I will be honest; when I started trading, I did not have a TRADING PLAN. I did not see the need for one…I was wrong.
Trading Forex will be more successful for you as a trader if you have a proper plan in place. The classic quote that is often used when referring to not having a TRADING PLAN is “Failing to plan is planning to fail.”
Trading plans are really a lot like insurance. You don’t usually want it until you’ve faced a catastrophe. But after that catastrophe, which maybe was a huge loss on a single trade, or worse, a margin call from a one really bad trade, as a trader you probably recognize that something needs to be done.
Regardless of how you get there, just the fact that you arrive at the destination of realizing that a TRADING PLAN is not just a “nice to have,” but sometimes a necessity, is a positive development in the journey/career of a Forex trader.
The bottom line is a TRADING PLAN is a must.
Here is one very basic reason for having a plan: New traders sometimes barely even have the actual reasons for entering a trade. Imagine, that you were planning to loan money to a new business as an investment. Could you picture yourself lending money to a person without a business plan when they said that they were going to start their business based on “their gut?” Obviously, no one should ever start a business by relying on his or her gut alone. However, plenty of new traders starts trading in exactly that manner.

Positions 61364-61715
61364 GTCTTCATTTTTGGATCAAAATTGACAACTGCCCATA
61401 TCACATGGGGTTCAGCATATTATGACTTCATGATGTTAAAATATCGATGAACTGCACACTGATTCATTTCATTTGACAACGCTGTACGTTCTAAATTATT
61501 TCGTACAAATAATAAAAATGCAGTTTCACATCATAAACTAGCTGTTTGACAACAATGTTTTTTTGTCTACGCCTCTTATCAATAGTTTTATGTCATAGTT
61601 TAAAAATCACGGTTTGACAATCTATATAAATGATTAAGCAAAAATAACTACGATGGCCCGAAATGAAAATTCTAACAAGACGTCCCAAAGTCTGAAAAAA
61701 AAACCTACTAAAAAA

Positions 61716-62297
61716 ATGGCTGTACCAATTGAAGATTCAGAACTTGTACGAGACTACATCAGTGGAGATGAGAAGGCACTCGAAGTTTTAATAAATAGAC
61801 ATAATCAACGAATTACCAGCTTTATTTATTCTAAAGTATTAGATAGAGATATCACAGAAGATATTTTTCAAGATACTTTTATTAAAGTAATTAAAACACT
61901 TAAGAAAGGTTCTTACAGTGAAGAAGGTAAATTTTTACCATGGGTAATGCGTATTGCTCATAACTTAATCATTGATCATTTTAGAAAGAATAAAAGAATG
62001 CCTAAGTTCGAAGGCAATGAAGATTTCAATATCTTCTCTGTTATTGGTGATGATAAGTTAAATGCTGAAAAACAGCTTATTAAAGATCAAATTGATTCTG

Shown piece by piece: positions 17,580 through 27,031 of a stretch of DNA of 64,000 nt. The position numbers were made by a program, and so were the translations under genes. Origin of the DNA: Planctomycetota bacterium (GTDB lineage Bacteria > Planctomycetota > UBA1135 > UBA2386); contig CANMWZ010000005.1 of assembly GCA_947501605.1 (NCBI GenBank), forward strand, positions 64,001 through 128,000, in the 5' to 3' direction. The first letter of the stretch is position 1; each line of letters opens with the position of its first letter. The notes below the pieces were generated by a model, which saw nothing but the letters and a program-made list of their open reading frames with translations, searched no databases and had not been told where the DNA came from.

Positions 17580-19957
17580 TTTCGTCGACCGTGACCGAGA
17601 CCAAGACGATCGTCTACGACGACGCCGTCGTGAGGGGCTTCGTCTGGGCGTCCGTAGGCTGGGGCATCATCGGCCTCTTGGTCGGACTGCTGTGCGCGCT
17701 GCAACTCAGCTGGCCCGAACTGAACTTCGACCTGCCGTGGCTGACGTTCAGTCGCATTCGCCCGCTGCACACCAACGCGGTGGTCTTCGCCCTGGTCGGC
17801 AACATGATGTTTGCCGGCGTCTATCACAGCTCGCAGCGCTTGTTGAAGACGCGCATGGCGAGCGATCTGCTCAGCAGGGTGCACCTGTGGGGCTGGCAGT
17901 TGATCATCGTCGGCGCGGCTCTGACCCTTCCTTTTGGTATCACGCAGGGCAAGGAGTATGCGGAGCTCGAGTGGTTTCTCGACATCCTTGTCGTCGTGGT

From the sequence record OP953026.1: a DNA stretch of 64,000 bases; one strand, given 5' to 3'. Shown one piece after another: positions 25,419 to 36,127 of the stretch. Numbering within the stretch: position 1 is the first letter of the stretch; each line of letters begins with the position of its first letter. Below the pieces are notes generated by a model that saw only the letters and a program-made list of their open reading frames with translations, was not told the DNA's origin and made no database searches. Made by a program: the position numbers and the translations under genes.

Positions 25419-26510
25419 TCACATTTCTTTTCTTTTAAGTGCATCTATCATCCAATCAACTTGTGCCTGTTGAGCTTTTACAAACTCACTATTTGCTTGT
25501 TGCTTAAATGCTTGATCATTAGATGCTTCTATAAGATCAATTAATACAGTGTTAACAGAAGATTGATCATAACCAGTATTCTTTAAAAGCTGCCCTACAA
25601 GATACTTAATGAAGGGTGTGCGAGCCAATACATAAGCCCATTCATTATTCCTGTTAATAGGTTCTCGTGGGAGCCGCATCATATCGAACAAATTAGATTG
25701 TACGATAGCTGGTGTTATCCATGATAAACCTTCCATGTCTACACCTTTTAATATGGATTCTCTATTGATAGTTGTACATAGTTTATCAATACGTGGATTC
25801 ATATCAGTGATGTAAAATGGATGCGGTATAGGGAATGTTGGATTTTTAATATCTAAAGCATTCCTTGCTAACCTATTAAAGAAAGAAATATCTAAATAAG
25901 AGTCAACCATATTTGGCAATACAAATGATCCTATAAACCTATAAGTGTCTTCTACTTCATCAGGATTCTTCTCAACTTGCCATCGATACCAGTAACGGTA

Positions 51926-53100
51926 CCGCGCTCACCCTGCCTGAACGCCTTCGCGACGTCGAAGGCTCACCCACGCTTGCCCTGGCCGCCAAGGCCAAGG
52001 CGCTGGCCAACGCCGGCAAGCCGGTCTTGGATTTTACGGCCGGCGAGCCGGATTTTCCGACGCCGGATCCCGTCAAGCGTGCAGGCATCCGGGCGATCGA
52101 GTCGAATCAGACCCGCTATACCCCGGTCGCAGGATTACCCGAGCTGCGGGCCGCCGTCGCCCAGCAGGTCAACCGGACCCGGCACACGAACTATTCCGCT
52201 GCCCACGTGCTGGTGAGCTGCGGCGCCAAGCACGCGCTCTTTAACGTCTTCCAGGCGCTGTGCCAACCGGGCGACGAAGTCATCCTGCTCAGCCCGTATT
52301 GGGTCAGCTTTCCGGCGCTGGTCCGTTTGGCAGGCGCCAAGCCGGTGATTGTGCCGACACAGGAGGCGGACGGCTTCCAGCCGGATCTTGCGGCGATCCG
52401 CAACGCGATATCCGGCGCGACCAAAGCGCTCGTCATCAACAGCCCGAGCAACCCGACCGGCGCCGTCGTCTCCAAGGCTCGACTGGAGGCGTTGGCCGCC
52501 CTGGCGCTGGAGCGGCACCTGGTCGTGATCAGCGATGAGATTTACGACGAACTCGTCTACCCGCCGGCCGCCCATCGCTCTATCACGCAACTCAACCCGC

So, what should you include in your TRADING PLAN?
A very simple approach is to look at it in four sections: WHAT, HOW, WHEN and WHY. My first TRADING PLAN was along these lines and was short and to the point. As time has elapsed since I started trading my own plan has now reached a staggering 21 pages including all inserts on profitability, plus how I trade with my various brokers and then finally my Marketing Plan.
WHAT: (What type of trader are you?)
I think that the initial question that you should ask yourself is “What type of trader am I?’ If you are a new trader, you may not know yet, bear in mind the TRADING PLAN is a fluid document for many things. As you develop as a trader, your style will become apparent, and you can update your plan accordingly.
The benefit of knowing what type of trader you are is quite straightforward. Defining what you give you a comfort zone. If you take a trade that is outside your definition and it loses money it serves as a reminder to you that you were not trading within your comfort zone.
The following is a very simple chart of trader types:
TRADER TYPE: CHARACTERISTICS OF THE TYPE / STYLE: SCALPER
Holds trades for a few minutes to maybe a few hours.
|1. DAY-TRADER||Holds trades for less than a day (A bit longer than scalpers).|
|2. SWING-TRADER||Holds trades from a few hours to a few days.|
|3. INTERMEDIATE and LONG-TERM TRADERS||Holds trades for at least a day and, possibly months/years.|
|4. POSITION TRADER||Holds trades as long as needed to build & work a position.|
HOW: (How to manage positions / enter and exit trades?)